John Bell '01 Golf Interview

This article was published in July 2001 in Maximum Golf Magazine, written by Tom Ferrel. Maximum Golf magazine ceased publication in 2001.
_ _ _ _ _ _ _ _ _ _ _ _ _ _ _ _ _ _ _ _ _ _ _ _ _ _ _ _ _ _ _ _ _ _ _ _ _ _ _ _ _

Growing up near Cleveland, John Bell dreamed of touring the world and playing in front of legions of adoring fans. He envisioned this stardom on the PGA Tour; he has achieved it as the guitarist and vocalist for the rock band Widespread Panic, which last year cracked the top 25 on Pollstar's list of top-grossing concert draws in America. But after forsaking golf for 15 years, Bell has returned to the game and found something far more meaningful than the chance to play well. He now aspires to play perfectly-no matter how he hits the ball.

At age 17, John Bell was a 4 handicap, mainstay of the golf team at University School in Cleveland, and a fixture on the Ohio junior golf scene. "There was a time when I could really play, and golf was all I ever thought about," Bell confesses as we warm up on the range at a private course near Bell's new north Georgia home. A mixture of the mundane and the bizarre, however, led him away from the sport.

"It was mostly the usual stuff," says Bell. "It started with a driver's license-between that and music and girls I got distracted. Then there was the sunburn from hell."

During the summer between his junior and senior years of high school, a shirtless Bell got blistered by the sun, to the tune of skin lesions whose scars are still visible on his right shoulder.

"I'm not talking about just a little discomfort. This was serious, and it messed up my golf game," he says. Since it was the middle of tournament season, Bell tried to play through the pain but compensated with some "weird" swing adjustments. His mechanical troubles spiraled into psychological ones.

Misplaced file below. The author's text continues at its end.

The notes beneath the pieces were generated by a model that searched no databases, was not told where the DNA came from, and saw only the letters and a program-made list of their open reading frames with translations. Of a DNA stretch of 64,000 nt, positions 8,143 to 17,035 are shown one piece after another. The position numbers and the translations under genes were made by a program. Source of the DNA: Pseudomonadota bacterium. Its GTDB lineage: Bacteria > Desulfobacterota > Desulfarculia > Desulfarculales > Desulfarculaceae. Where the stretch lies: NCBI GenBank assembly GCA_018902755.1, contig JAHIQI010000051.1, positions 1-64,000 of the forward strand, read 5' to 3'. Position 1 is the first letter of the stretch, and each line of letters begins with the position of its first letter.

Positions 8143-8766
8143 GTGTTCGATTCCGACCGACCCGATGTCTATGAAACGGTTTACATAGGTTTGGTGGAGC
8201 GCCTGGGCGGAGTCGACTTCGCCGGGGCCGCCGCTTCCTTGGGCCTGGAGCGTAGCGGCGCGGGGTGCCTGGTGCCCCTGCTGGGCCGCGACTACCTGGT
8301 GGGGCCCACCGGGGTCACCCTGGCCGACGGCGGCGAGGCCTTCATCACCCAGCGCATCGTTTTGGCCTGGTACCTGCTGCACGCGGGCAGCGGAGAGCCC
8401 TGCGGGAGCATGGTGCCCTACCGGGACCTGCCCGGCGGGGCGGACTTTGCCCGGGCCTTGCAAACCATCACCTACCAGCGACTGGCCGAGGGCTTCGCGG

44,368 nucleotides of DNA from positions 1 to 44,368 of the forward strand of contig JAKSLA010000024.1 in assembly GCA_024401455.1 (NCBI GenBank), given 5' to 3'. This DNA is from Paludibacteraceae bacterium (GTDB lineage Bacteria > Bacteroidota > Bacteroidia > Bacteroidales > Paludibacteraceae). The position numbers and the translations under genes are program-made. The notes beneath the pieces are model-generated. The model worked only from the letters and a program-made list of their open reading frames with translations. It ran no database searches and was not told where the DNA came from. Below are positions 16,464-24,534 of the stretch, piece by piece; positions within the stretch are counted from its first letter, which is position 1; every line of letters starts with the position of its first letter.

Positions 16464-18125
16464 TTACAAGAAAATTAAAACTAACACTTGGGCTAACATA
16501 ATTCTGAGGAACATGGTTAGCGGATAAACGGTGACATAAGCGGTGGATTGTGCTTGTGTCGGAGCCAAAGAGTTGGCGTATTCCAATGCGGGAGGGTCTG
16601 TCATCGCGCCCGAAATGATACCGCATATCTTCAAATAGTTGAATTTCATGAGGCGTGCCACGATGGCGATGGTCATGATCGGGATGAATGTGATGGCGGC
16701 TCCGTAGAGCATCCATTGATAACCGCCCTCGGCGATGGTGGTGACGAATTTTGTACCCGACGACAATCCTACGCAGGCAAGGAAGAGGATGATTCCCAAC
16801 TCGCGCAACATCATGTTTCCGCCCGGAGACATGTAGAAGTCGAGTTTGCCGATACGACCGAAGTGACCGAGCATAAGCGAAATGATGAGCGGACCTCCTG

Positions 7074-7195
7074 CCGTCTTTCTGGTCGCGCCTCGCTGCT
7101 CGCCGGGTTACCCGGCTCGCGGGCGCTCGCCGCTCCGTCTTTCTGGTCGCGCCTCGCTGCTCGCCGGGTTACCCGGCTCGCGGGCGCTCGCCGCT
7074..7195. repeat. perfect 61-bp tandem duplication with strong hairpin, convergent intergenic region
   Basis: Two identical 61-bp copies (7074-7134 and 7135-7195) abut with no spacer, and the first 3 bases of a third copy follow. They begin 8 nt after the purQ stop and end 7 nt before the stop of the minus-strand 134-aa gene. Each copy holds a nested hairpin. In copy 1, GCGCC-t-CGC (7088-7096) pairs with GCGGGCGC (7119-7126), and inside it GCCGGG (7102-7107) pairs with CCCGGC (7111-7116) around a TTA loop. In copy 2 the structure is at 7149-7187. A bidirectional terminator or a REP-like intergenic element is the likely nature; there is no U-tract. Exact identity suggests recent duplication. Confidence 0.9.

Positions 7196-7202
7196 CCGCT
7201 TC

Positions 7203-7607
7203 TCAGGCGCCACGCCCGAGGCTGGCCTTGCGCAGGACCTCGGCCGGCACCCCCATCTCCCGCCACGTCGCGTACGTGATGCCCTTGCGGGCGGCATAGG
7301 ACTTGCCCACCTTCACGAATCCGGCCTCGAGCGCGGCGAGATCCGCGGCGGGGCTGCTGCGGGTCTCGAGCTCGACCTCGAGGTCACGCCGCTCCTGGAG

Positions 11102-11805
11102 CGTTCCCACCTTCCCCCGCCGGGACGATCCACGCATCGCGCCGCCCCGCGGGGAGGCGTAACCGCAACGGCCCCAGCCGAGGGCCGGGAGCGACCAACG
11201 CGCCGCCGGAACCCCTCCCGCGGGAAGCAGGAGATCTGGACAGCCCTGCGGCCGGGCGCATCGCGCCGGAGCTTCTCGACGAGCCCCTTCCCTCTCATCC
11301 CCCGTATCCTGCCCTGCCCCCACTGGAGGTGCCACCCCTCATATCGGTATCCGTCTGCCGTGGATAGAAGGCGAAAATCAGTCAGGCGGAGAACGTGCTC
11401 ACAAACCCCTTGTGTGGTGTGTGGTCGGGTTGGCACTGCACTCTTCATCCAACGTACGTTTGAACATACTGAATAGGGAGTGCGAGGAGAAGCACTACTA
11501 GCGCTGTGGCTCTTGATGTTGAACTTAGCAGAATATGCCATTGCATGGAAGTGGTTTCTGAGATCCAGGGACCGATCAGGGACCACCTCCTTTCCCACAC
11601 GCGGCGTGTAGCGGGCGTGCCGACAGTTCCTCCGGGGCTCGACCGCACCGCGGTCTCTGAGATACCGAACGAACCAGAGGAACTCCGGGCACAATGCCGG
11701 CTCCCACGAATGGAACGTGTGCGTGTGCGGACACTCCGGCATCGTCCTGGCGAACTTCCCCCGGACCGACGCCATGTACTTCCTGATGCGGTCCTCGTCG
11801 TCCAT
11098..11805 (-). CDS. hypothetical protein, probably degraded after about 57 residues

"I got to the point where I would stand on the tee and the only thing I could see was trouble-water and trees and sand," Bell recalls. "My senior year in high school was kind of miserable from a golf perspective. I'd been used to playing in one of the top positions, and that year I couldn't hold my own. Golf just wasn't much fun anymore, and music was getting more and more interesting."

By the time he enrolled at the University of Georgia, Bell was honing his singing and guitar skills in pizza joints and dive bars and applying his English literature studies to a new love, songwriting. In February 1985, Bell played a house party with a friend and fellow guitarist, Mike Houser, and a young bassist named Dave Schools, and Widespread Panic was born. The band soon moved into a communal house and dove into the processes of writing, rehearsing, recording, and performing. By 1987, Widespread Panic was making a name for itself in college towns throughout the South. Fledgling bands travel light and work hard, and there was no room on the Widespread Panic bus-or in Bell's mind-for golf.

In 1997, after a 15-year period in which Bell played just three rounds, a friend gave him a copy of Michael Murphy's Golf in the Kingdom. Its vision of golf as a spiritual endeavor rekindled a desire to get back on the course. That, and a Nintendo Gameboy that made the rounds on the tour bus.

"On Nintendo, you could choose what pro you wanted to be. I remember I always chose Freddy Couples - how could you not want to swing like that?" Bell's virtual golf experiences further fueled his interest in giving the game another shot. "You might not believe it, but there really is some of golf's passion in that little game," Bell says with a chuckle.

He started to play occasionally, mostly at Bobby Jones Golf Course in Atlanta, a period Bell describes as "getting to know the game all over again." From his first time out, Bell knew that his thinking toward golf had to change.

"I remember standing on a tee box. I was still seeing all the trees and water and sand, and I thought to myself, 'This is no good,'" Bell recalls. "When you're writing songs, sometimes you get stuck in what you know and you have to go out and experiment with something you don't know. I might do that by tuning a guitar differently and seeing what can come out of it. It hit me that I needed to do that with golf.

"I couldn't rely on skill to get satisfaction out of golf anymore," he continues. "I mean, I still love playing a good round, but if I judged golf by how I score, it wouldn't be much fun."

Bell's solution was to focus on how he played the game rather than how well. Borrowing from Carlos Castaneda, the anthropologist famed for his research with a Mexican medicine man into psychedelic enlightenment, Bell began to seek on the course what Castaneda dubbed the "art of impeccability." To oversimplify, this refers to transcending man's basic, flawed nature by trying to do one's best in any endeavor (e.g., "It is the rare opportunity for a warrior to be given a genuine chance to be impeccable in spite of his basic feelings," per Castaneda).